NEIGHBOURING regions often find themselves dealing with similar problems and at the same time enjoying similar advantages. This holds true even across national borders and is becoming even more frequent with the onset of a united Europe.
On the European level, the Czech Republic, Hungary, Poland and Slovakia, former members of Central Europe's communist bloc, formed the Visegrad Four group to strengthen their representation, but on the local level there is much more going on with common cultures, languages and economic interests offering fertile soil for cross-border projects.
Slovakia is no exception, and almost all the country's eight regions have been involved in cross-border projects with regions in neighbouring countries.
"This cooperation's success depends on the long-term cooperation of local governments on both sides of the border and interest in mutually advantageous collaboration," Stanislav Katrinec, spokesman of the chairman of the Nitra Region, told The Slovak Spectator.
Language barriers are often not a problem, said Katrinec, whose local region has mostly been cooperating with Hungary.
Having similar problems calling for similar solutions adds to the importance of this cooperation, Katrinec said. The regions might also want to promote themselves abroad and further develop their potential, he added.
The Žilina Region has been most;y involved in joint projects with regions in the Czech Republic.
"These regions can support other regions that have fallen behind, as well as disadvantaged groups of citizens, by filling in the gaps between the regions and completing the infrastructure that secures sustainable development," said Peter Kubica, spokesman of the Žilina Region.
These Czech-Slovak links also include smaller grass-root projects, which are popular because these boost tourism, strengthen contact between neighbours and offer insight into other cultures.
Regions to Regions
The Trenčín Region cooperates mainly with the Zlín Region in the Czech Republic with a current focus on constructing two motorways that would link the regions and developing tourism and cultural ties, said Peter Toman of the Trenčín Region's media department.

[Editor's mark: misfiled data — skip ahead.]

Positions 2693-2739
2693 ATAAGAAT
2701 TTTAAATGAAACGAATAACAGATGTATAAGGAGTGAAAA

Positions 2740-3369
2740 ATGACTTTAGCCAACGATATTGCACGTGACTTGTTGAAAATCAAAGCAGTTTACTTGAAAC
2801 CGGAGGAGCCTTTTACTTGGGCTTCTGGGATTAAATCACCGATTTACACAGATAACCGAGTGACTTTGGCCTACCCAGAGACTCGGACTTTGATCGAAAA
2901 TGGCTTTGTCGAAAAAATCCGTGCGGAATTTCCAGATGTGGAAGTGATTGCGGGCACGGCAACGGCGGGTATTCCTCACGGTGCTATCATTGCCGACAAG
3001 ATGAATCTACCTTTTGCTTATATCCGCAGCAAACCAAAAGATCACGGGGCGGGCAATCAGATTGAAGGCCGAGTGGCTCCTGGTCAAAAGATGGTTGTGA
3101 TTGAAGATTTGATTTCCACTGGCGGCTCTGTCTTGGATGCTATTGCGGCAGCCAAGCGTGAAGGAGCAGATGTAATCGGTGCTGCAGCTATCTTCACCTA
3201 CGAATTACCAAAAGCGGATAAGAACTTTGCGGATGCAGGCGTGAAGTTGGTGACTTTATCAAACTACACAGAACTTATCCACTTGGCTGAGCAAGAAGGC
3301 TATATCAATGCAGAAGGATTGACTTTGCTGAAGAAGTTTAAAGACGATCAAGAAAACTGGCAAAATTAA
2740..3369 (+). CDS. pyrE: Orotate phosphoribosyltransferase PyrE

Chairman of the Košice Region Zdenko Trebuľa said that the Košice Region has developed a programme for Hungary, Slovakia and Ukraine within the framework of the INTERREG IIIA initiative, which has inspired the exchange of theatrical performances between Košice and Miskolc, and the refurbishment of the pearl of the Gothic Road - the Rákoczi crypt in St. Elisabeth Cathedral in Košice.
However, cooperation with Hungary goes even deeper, said Trebuľa.
The Košice and Banská Bystrica regions have signed an agreement of cooperation concerning the Borsod - Abaúj - Zemplén region and Nógrád in Hungary. The regions have agreed to support cross-border projects that will deal with common problems. The Košice Region, on the Slovak side, and the Borsod - Abaúj - Zemplén region on Hungarian side were the most successful in submitting projects and getting them approved, according to Trebuľa.
INTERREG IIIA, an EU initiative meant to inspire cross-border cooperation between regions, wrapped up in 2006 but some of its projects are still in the midst of their final stages. The initiative has been replaced by the European Regional Cooperation Programme.
INTERREG IIIA also brought about the reconstruction of the Perín - Buzica - Szemere roads in Košice and Hungary and repaired a road and a cycling-path on the Slovak-Ukraine border, which can also be used for hiking between Veľké Slemence and Suhra, and the road connecting Veľké Trakany and the Hungarian border, said Trebuľa.
The Žilina Region cooperated with Poland and the Czech Republic through the INTERREG IIIA initiative, with the most significant Slovak-Czech project being the "Discovering the Rajec Valley" project, focused on the preservation of the natural heritage and the development of tourism in the Rajec Valley, which included re-opening tourist centres, said Kubica.
Slovak-Polish activities included cooperation in the spheres of independent culture and its role in the integration of socially-disadvantaged groups into society in regions near the Slovak-Polish border, said Kubica.
However, even after INTERREG IIIA, the region is planning new projects with Polish regions to reconstruct secondary and country roads and, in the environmental sphere, a project to protect biotopes in the Beskydy mountain area on both sides of the border.
Within INTERREG IIIA, the Nitra Region supported a model of using biomass as an energy source for one Hungarian and three Slovak regions, and an interregional outline for the remote organisation of labour.